MK-61 programmable calculator keyboard restoration
It’s been a few years since my last post here. Due to changed life circumstances and priorities, I did not have time for this hobby. This site was also abandoned, although I continued to pay for it in the hope of returning. And now, the time had come when I again began to have time for a hobby. I restored this site and changed the design to a more modern one. I hope you enjoy it more than the old one.
I will describe a project I completed about a year ago in this article. Unfortunately, I didn’t save all the project details, so this article will be more descriptive and not an instruction to repeat. However, I will put here everything that I have left. Let this article be the start of a new series of exciting projects!
So, I came across an almost new MK-61 calculator on eBay for a reasonable price, and I could not resist buying it. I had one when I was in school, and I have a lot of memories associated with it. I took my first steps in programming on it.
Here are its specifications (taken from Wikipedia):
Year of issue: 1984
Number of digits of the mantissa, order: 8/2
Number of operating registers: 4
Number of addressable memory registers: 15
Number of operations performed: 62
Number of program steps: 105
Non-volatile memory: No
External modules: No
Nutrition: net, 3 AA elements
Price: 70 rubles (1985), 85 rubles later
It uses Reverse Polish Notation (RPN) for the calculations (RPN on Wikipedia), which is very puzzling to those new to it. For example, to add the numbers 3 and 5, you had to press the buttons
 [enter]  [+]. Such a notation is unusual but convenient since brackets are unnecessary for complex calculations.
The condition of the calculator I received was excellent. It was in a factory box (albeit a little worn) with included instructions, a power supply and a case. Its year of issue is 1995. A lovely species for my collection!
Unfortunately, time did not pass for him in vain, the tracks on the keyboard films began to peel off, and the thin foam padding under the buttons turned into a sticky mass. As a result, the keys did not spring back and did not print what was expected.
Replacing the films seemed difficult since I could not find how to make them. In addition, it would not be easy to restore the lost track pattern and find a way to rivet them to the board to replace the old ones. Therefore, I decided to remake the keyboard with tactile buttons. Looking ahead, I will say that I did it! I now have the first (and so far the only) MK-61 in the world with a mechanical keyboard 🙂 .
The idea was to pick up low-profile SMD tactile buttons, make a PCB for them, drill holes in the calculator board with a diameter matching the external size of these buttons and attach this board to the bottom of the calculator board so that the buttons are inside the drilled holes. This way, they are flush with the board, and the keys will work the same.
To drill the holes in the proper places, I also created a stencil PCB, which I used as a drilling template. It was very cheap to do that due to its small size, but it helped tremendously. Here how both PCBs look like:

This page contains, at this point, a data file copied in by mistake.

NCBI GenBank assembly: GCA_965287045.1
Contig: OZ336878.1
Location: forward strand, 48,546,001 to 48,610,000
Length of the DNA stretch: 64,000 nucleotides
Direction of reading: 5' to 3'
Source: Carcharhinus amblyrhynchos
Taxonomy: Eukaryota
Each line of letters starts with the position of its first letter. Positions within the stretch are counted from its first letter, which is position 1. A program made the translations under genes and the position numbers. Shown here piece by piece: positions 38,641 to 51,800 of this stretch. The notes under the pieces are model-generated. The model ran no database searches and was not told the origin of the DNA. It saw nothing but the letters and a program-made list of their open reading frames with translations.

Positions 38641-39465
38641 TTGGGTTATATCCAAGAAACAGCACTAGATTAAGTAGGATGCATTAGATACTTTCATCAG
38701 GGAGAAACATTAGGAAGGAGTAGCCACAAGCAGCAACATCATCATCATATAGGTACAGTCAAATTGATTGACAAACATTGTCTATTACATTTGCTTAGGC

First, I placed the template on the calculator board, aligned it, and drilled a couple of M2 screw holes. Then I fixed the template to the board with screws through these two holes and drilled the rest. The button holes in the template are smaller than necessary to guide the drill better. I used an 8mm drill.
Since the keyboard of the MK-61 is located on the main board and the tracks are to be destroyed during drilling, I had to connect the inputs and outputs of such tracks to the keyboard area with pieces of thin wire to maintain the connection after reaming. Unfortunately, I did this analysis on a sheet of paper with an enlarged scan of the board, and this sheet is lost. So those who want to repeat this project will have to do it themselves. You can find this scan at the bottom of this page and trace the tracks yourself. You can also try using my photos of the modified board for this. The pin designations for soldering wires on the board correspond to the designations on the official calculator circuit diagram, which is easily searched online.
I also had to replace a thin foam pad so the keys do not hang out in the sockets and the springiness is returned when pressed. I ordered a sheet of such material on Digikey, printed a layout with holes on the paper, made an envelope out of it, put this material in it, made holes with a hole puncher for leather and trimmed along the contour. The paper envelope, in addition to the stencil, helped the puncher to cut holes in the foam rubber instead of tearing and wrinkling the material.
The board was made and attached to the calculator board with screws. Track connections lost after drilling are restored with a thin wire. The board with buttons was connected to the corresponding tracks on the calculator board with the same wire. After assembly, everything worked the first time! The calculator keys have acquired a distinct tactile sensation when pressed; the button travel has increased, and, as a result, using such a keyboard has become a much more pleasant experience than the original one. Even though the project was somewhat time-consuming, I would happily recommend it as an upgrade, even with an actual working keyboard.
There is all that I have for this project:
- PCB Gerber files – Download
- Drilling stencil Gerber files – Download
- Two-side calculator PCB scan – Open
- Tactile buttons that were used – Digikey TL3313AF100QG
- Polyurethane foam to replace the old one – Digikey CF40EG 1.5MM
Now I’m preparing for a new retro computer project. Parts and boards are on order, and I will get to work as soon as everything is delivered. This is not the “AGAT” yet, but something more straightforward, which will help me to warm up to get back to the “AGAT” project soon.